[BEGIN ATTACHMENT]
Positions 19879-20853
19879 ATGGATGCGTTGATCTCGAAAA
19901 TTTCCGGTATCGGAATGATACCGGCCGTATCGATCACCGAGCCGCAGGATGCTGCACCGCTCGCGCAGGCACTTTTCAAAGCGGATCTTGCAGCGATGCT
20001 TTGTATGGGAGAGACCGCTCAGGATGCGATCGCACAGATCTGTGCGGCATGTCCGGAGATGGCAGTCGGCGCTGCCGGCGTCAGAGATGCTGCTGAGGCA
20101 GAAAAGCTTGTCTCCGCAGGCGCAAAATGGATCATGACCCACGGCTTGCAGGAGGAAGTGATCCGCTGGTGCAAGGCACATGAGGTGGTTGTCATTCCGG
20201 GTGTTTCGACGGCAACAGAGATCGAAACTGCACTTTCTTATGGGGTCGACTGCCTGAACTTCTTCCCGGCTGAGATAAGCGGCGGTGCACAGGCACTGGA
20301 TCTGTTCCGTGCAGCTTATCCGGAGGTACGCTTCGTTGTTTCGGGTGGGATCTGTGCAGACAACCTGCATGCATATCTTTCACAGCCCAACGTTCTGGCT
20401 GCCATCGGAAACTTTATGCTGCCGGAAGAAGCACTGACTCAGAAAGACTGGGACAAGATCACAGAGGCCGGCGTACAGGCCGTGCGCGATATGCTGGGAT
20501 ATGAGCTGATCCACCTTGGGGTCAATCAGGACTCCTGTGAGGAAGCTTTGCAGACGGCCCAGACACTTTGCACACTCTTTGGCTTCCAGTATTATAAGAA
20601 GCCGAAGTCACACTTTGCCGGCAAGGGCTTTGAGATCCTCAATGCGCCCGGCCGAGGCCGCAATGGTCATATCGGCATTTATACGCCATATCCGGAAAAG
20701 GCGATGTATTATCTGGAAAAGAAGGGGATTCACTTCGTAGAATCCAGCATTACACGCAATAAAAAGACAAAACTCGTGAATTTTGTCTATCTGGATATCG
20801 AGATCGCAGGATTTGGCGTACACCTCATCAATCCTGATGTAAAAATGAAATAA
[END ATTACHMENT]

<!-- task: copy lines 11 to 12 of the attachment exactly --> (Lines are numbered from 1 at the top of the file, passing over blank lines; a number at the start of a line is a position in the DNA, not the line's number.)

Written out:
20701 GCGATGTATTATCTGGAAAAGAAGGGGATTCACTTCGTAGAATCCAGCATTACACGCAATAAAAAGACAAAACTCGTGAATTTTGTCTATCTGGATATCG
20801 AGATCGCAGGATTTGGCGTACACCTCATCAATCCTGATGTAAAAATGAAATAA